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NPA vows to fully enforce IMO Sulphur Regulation on Nigerian waterways

The Nigerian Ports Authority (NPA) has set plans in motion by signing a directive with strict timelines to ensure full compliance with and enforcement of the International Maritime Organization (IMO) Sulphur Regulation on Nigerian waterways.

Hadiza Bala Usman, managing director of the NPA, who disclosed this at the just concluded Nigerian Liquefied Natural Gas (NLNG) ‘Decade of Gas Conference,’ said the authority has taken steps towards the procurement of tools to enhance its capacity for Sulphur analysis as well as put in place a sanction regime for vessels that contravene Sulphur regulations.

According to her, NPA would ensures that all vessels sailing on Nigerian waters satisfy the requirements of the Safety of Life at Sea (SOLAS) and the Prevention of Pollution from Ships (MARPOL) Conventions, which already include compliance with chemical and gas carrier codes.

“With the expansion of opportunities in the gas related investments and projects, we must strive to provide the enabling environment for productive operations, with international best practices in mind. Also, compliance is crucial to the handling of dangerous and hazardous good and products like gas. As a result, NPA has strategically primed most of the reform initiatives to align with the impacts of global energy transition,” she explained.

She said the NPA has also set the groundwork for safe deployment of Offshore Support Vessels (OSVs) to facilitate movement of gas especially in bulk as the NLNG does.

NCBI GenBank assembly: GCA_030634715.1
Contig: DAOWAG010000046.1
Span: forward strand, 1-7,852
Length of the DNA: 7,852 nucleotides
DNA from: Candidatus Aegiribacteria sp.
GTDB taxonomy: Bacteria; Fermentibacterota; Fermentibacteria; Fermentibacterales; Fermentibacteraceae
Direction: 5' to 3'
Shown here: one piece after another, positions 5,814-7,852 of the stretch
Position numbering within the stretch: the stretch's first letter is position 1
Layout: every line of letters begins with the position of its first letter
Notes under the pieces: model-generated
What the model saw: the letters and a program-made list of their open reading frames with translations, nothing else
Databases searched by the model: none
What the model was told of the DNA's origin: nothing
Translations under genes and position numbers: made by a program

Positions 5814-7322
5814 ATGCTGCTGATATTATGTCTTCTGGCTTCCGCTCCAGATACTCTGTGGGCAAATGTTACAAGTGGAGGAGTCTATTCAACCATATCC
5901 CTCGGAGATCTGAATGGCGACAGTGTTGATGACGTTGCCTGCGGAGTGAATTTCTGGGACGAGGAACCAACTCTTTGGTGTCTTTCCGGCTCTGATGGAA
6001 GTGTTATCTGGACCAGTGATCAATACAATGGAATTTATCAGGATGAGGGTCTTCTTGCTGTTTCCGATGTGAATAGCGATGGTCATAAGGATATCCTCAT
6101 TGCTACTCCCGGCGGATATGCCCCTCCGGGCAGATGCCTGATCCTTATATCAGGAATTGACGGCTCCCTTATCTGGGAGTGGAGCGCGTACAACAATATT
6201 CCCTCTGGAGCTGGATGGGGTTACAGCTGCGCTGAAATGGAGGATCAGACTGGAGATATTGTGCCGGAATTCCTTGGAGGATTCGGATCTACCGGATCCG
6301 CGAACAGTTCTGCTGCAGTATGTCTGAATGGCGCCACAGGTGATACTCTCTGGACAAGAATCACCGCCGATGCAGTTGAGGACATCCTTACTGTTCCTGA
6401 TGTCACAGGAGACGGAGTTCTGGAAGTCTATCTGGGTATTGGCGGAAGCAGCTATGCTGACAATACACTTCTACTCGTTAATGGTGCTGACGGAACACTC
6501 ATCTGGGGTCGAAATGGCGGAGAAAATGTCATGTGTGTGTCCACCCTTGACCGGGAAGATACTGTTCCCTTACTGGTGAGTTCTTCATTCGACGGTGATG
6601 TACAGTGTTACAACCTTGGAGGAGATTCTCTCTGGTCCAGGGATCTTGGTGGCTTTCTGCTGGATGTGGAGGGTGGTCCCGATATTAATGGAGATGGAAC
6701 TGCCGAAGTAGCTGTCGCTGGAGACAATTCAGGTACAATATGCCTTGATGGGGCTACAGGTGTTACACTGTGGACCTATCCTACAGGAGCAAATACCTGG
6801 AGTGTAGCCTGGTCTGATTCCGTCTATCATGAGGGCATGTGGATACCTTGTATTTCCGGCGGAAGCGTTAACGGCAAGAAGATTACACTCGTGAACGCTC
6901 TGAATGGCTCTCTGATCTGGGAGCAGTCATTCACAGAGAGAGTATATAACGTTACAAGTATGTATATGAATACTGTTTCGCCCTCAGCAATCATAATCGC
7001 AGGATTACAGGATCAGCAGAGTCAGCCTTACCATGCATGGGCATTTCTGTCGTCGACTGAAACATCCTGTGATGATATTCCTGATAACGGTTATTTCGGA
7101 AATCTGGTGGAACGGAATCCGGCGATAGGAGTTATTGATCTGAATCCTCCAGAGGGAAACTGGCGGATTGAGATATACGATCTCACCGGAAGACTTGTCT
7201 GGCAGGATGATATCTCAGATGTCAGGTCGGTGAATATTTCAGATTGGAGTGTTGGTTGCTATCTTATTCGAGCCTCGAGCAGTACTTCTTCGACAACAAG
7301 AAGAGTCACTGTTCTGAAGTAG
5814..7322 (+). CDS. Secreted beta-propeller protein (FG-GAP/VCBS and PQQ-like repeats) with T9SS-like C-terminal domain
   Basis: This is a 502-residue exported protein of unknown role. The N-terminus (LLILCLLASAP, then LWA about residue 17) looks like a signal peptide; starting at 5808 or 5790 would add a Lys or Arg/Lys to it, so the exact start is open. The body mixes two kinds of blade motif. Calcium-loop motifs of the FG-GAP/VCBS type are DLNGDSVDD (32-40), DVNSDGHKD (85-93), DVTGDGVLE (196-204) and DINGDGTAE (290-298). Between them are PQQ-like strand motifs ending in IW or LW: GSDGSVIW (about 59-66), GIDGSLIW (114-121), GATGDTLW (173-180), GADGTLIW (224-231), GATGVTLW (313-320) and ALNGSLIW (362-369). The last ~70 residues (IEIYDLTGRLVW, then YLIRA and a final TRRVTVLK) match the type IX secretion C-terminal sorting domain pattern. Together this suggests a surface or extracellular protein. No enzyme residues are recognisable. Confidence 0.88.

The new regulations, known as IMO Sulphur Regulations 2020, mandates a maximum Sulphur content of 0.5 percent in marine fuels globally. This is due to the need to reduce the air pollution created in the shipping industry by reducing the Sulphur content of fuels used by ships.

Usman further said that in addition to granting approval for continuous capacity building training for MARPOL compliance inspectors in all port locations, the NPA has also charged the Port Environment Officers to sensitise and cascade knowledge gained from the trainings to relevant stakeholders.

“We are also deliberate about the improvement of equipment and building capacity of personnel handling NPA’s core navigational and towage responsibilities,” she said.

As Vice-chair of the FAL committee of IMO, Usman promised to ensure tracking of global policy shift and providing the enabling atmosphere for their domestication.

She however disclosed that NPA aligns with the global discourse that the reduction in the use of heavy hydrocarbons and increase in the use of LNG in maritime transport, helps to reduce carbon dioxide emissions and other pollution arising from international trade.

“Our commitment to building a sustainable shipping future cannot be devoid of the huge opportunities in reducing airborne pollution, carbon emissions, which renewal energy technologies such as shipyards and energy parks, offers. We are therefore, at the forefront of studies to unlock these possibilities,” she assured.

This, according to the NPA boss, is evident in the recent introduction of an electronic truck call-up system at the Lagos ports, which shows determination to automate and employ technological innovation in all areas of operation.

She however assured that NPA is poised to embrace partnerships, support policies and actions aimed at optimising the gains of over 100 trillion cubic feet of natural gas endowment on Nigeria’s economy.

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